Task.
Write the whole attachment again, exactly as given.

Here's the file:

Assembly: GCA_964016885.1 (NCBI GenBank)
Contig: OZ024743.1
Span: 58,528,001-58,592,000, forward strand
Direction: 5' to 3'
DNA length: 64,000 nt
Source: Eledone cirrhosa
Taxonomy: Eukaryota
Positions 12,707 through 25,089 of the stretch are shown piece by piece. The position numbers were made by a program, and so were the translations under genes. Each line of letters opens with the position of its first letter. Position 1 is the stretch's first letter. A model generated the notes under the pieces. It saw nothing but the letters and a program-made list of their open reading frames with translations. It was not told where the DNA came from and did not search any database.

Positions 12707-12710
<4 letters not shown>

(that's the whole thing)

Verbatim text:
Assembly: GCA_964016885.1 (NCBI GenBank)
Contig: OZ024743.1
Span: 58,528,001-58,592,000, forward strand
Direction: 5' to 3'
DNA length: 64,000 nt
Source: Eledone cirrhosa
Taxonomy: Eukaryota
Positions 12,707 through 25,089 of the stretch are shown piece by piece. The position numbers were made by a program, and so were the translations under genes. Each line of letters opens with the position of its first letter. Position 1 is the stretch's first letter. A model generated the notes under the pieces. It saw nothing but the letters and a program-made list of their open reading frames with translations. It was not told where the DNA came from and did not search any database.

Positions 12707-12710
<4 letters not shown>